The issue of what women wear is not anything new. Media of late has been bringing up story after story of unfair dress codes in high schools for years.
A woman went viral when she began dressing up in costumes to work after her boss banned her from wearing a hair wrap, and after she lodged a complaint against him with HR, actually crafted a dress code that explicitly banned hair wraps of any kind. Kansas Sen. Mitch Holmes introduced a dress code in January for witnesses that scrutinizes the length of women’s skirts, but made no mention about what men may or may not wear.
Meteorologist Liberté Chan was given a sweater to cover herself up when viewers complained that she dared to go on air in a beaded spaghetti-strapped dress, and, more recently, so was Fox News’ Megyn Kelly when she wore a thin strapped dress to cover the Republican National Convention.
For whatever reason, society seems incapable of believing that a woman can dress herself appropriately without being policed. But now, they can’t wear skirts in Georgia, all because of a technicality.
You see, the Georgia Court of Appeals has overturned the conviction of Brandon Lee Gary, who had been charged with invasion of privacy when he was caught by a security camera in a grocery store, his place of work at the time, upskirting a customer as he helped her.
For those unfamiliar with the phrase, upskirting is when someone takes a recording device and angles it so it takes photos or video up someone’s skirt, effectively recording her crotch.
Needless to say, it is not an unreasonable or novel idea, that a woman should be able to go about her day without worrying about someone taking pictures up her skirt.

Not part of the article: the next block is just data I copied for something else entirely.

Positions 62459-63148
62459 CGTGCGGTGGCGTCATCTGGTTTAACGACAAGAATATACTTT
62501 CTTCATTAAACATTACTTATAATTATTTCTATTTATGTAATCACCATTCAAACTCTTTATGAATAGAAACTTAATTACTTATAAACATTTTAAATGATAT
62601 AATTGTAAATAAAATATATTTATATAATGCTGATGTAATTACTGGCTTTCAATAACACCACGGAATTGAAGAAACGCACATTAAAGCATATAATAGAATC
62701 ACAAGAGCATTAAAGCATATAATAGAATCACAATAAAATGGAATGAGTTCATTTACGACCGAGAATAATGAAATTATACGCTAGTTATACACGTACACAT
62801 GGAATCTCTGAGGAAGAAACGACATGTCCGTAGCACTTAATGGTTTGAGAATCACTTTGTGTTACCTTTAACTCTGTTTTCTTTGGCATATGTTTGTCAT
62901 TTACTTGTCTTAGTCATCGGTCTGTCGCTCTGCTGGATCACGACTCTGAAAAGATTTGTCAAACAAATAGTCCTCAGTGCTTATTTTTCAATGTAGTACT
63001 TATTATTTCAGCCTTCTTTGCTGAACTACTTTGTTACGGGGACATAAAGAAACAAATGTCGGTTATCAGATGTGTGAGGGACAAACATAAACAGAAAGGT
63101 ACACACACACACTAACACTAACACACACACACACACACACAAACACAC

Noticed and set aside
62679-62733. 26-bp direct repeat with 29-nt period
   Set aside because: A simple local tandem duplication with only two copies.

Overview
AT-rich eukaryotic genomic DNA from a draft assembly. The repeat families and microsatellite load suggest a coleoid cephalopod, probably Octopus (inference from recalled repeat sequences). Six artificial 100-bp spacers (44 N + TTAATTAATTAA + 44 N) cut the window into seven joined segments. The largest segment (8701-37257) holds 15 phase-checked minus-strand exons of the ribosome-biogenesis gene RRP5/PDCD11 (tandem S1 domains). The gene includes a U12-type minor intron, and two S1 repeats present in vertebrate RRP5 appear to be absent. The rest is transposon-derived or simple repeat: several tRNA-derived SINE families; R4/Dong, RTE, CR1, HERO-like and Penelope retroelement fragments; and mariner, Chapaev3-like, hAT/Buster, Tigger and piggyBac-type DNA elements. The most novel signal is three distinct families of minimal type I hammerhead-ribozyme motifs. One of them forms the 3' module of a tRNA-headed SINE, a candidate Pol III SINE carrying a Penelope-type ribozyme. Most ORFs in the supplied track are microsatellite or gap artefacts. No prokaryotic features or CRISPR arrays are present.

The appeals court however, doesn’t think so. In a 6-3 decision, they said that while his behaviour was outrageous, Gary did not violate the state’s invasion of privacy law.
Currently, Georgia law states that it is illegal for “[a]ny person, through the use of any device, without the consent of all persons observed, to observe, photograph, or record the activities of another which occur in any private place and out of public view.”
Gary’s argument was the women was in a public place, so how could she possibly expect privacy?
The ruling stated that, while she was entitled to privacy of some kind, “The question before this Court, however, is not whether the defendant’s conduct was offensive; it is not whether a person walking in a public place has a reasonable expectation of privacy as to certain areas of her body; and it is not whether the victim’s privacy was violated.”
The ruling continued, saying that although it was “regrettable” that the law didn’t cover Gary’s actions, “The remedy for this problem, however, lies with the General Assembly, not with this Court.”
But the Georgia government won’t be able to make such moves until the next session for the General Assembly, which isn’t scheduled until the beginning of 2017.
So for the next few months, perverts are free across Georgia to stick their phone up someones skirt and take a picture.